Thus, liquidated damages are compensation for work actually and already performed and do not implicate Hoffman’s opposition to compensating unauthorized workers for work not performed. Moreover, Congress has mandated the award of liquidated damages for violations of the FLSA except where the employer establishes both subjective and objective good faith. Congress has not granted courts discretion to limit liquidated damages under the FLSA for any other reason. Thus, at trial, the employer could be excused from additional statutory liquidated damages only if it carries the burden of showing subjective and objective good faith.

Applicability of in pari delicto defense. Additionally, the court found the common law in pari delicto doctrine, which prevents a plaintiff who has participated in wrongdoing from recovering damages resulting from the wrongdoing, has limited applicability to federal law claims. The court pointed out that the Eleventh Circuit has considered the in pari delicto defense in the context of the FLSA, and was dubious about its applicability. At any rate, the doctrine of in pari delicto is a defense to liability, not to the amount of damages. In this instance, the plaintiff was already been granted summary judgment on liability for his claims for unpaid wages and overtime, and only the amount was yet to be proved.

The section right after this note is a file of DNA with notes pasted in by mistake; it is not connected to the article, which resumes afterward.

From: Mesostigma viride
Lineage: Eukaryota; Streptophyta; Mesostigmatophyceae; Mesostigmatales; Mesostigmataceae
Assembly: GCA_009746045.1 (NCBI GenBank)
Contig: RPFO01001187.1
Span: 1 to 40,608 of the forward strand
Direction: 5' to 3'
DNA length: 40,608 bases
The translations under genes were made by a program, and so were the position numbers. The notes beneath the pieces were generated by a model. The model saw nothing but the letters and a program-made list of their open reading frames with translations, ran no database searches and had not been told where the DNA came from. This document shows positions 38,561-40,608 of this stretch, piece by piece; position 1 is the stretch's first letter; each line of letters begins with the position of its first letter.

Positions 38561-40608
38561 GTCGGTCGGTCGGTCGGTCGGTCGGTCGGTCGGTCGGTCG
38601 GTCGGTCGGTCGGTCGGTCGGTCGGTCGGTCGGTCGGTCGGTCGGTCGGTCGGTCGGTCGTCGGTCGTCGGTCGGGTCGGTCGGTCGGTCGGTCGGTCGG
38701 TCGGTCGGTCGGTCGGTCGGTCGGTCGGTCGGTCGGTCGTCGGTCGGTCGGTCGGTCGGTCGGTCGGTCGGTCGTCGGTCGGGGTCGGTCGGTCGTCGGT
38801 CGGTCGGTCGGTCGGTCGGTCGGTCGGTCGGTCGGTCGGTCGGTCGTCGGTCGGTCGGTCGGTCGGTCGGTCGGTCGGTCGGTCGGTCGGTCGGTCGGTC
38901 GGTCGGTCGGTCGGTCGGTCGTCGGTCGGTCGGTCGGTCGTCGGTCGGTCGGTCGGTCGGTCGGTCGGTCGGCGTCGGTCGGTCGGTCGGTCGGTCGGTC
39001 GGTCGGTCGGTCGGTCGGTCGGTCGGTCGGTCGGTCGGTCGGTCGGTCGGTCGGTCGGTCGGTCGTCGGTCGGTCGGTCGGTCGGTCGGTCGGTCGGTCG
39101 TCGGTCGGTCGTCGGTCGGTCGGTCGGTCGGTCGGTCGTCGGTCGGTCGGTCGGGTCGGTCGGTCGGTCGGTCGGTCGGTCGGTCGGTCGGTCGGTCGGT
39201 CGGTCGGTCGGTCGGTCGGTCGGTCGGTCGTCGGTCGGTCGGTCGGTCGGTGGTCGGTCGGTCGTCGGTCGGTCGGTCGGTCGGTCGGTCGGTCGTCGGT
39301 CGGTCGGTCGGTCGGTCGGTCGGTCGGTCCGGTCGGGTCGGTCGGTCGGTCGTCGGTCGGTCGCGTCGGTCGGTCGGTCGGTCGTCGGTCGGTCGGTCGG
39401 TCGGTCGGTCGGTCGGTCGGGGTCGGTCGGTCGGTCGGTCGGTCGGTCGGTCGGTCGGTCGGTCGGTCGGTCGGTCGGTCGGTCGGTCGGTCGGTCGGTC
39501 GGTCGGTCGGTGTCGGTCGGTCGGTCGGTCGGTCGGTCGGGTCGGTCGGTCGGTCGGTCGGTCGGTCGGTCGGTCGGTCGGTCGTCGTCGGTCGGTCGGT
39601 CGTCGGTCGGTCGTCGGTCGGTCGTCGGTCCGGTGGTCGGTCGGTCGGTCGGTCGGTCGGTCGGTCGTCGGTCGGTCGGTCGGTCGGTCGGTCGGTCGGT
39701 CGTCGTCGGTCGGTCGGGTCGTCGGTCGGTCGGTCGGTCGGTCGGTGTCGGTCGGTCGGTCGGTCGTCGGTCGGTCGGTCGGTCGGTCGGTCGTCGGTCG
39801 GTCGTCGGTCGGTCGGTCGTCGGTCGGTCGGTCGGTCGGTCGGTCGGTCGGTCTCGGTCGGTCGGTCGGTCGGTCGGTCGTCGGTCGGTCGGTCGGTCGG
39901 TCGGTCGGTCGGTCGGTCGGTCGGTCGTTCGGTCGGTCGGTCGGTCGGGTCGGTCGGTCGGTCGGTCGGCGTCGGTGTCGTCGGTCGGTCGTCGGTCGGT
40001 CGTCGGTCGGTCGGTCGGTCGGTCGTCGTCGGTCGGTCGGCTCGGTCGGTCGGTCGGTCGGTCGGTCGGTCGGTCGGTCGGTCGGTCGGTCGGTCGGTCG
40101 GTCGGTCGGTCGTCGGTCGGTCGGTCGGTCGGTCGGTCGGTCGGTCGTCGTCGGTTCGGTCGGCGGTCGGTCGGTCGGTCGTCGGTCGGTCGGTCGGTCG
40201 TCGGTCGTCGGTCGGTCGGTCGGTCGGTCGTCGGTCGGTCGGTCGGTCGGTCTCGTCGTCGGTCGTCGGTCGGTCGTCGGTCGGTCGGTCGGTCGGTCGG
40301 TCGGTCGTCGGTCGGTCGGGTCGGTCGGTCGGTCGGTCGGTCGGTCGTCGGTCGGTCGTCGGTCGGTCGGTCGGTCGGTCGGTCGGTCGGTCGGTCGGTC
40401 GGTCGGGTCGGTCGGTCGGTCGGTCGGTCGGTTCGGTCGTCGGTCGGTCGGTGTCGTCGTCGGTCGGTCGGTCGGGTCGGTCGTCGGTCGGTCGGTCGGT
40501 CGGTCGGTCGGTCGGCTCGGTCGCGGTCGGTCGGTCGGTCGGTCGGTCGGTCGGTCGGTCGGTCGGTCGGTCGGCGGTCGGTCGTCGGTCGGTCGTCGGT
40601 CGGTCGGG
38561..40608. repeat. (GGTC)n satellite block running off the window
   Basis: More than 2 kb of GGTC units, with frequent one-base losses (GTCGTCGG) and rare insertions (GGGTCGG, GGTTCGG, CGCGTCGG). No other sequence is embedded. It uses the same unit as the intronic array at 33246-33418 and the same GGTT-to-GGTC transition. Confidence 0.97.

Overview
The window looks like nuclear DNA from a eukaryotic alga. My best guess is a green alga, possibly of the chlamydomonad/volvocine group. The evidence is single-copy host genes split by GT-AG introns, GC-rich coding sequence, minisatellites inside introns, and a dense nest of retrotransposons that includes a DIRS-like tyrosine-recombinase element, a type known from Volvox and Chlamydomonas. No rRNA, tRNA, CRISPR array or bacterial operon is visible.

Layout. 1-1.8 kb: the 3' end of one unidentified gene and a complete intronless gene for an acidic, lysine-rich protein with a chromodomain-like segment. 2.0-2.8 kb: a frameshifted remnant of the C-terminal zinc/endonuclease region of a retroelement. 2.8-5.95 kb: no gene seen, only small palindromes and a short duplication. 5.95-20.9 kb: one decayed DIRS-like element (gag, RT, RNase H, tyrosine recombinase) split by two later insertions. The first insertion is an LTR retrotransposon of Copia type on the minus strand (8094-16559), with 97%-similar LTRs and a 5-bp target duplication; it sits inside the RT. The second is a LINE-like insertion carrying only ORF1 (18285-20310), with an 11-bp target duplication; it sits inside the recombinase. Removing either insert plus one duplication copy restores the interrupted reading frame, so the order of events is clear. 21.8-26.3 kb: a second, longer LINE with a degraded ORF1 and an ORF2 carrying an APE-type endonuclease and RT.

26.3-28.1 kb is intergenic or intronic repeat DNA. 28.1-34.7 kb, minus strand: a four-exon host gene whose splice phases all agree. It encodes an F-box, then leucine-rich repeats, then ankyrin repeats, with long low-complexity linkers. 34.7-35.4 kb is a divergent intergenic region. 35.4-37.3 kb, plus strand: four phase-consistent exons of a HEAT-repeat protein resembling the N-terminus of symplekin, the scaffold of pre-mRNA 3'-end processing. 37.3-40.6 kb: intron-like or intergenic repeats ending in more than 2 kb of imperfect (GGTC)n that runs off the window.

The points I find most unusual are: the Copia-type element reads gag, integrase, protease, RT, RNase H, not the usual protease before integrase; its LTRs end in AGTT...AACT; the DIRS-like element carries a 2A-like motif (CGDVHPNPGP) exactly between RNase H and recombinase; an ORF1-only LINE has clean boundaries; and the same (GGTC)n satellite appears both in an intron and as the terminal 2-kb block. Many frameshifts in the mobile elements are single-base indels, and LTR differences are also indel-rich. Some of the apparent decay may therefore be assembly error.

The defendant did not show on summary judgment that the plaintiff actively and voluntarily participated in its failure to pay his wages and overtime compensation required by the FLSA, but the defense of in pari delicto was not briefed. Thus, the court ordered that the record be reopened to allow the employer to put on evidence of an in pari delicto defense, but it cautioned that the fact that the employee was an unauthorized worker, alone, did not establish that defense to the statutory damages.